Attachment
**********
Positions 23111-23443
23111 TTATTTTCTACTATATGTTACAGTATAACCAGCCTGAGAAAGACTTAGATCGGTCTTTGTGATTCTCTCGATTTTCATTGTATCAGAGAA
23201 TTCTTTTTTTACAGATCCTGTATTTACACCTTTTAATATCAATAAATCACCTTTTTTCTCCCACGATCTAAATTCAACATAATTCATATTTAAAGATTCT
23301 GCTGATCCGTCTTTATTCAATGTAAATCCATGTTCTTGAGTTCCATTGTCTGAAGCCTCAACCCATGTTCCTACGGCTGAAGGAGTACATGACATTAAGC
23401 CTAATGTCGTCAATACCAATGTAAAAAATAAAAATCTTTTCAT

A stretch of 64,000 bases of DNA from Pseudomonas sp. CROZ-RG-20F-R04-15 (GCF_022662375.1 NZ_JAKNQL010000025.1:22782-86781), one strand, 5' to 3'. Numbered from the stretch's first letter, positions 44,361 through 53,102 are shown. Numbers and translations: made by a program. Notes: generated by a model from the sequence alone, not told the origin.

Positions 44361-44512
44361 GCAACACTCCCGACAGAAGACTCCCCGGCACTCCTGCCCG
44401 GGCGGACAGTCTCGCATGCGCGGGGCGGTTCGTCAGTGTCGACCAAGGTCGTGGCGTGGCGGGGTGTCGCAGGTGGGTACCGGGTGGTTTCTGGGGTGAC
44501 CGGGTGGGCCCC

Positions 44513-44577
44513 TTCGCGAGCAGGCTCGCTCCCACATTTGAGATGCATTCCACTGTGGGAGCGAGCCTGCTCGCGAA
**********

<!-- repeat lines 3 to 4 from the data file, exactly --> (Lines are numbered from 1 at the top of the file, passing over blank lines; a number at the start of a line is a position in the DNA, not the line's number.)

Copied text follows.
23201 TTCTTTTTTTACAGATCCTGTATTTACACCTTTTAATATCAATAAATCACCTTTTTTCTCCCACGATCTAAATTCAACATAATTCATATTTAAAGATTCT
23301 GCTGATCCGTCTTTATTCAATGTAAATCCATGTTCTTGAGTTCCATTGTCTGAAGCCTCAACCCATGTTCCTACGGCTGAAGGAGTACATGACATTAAGC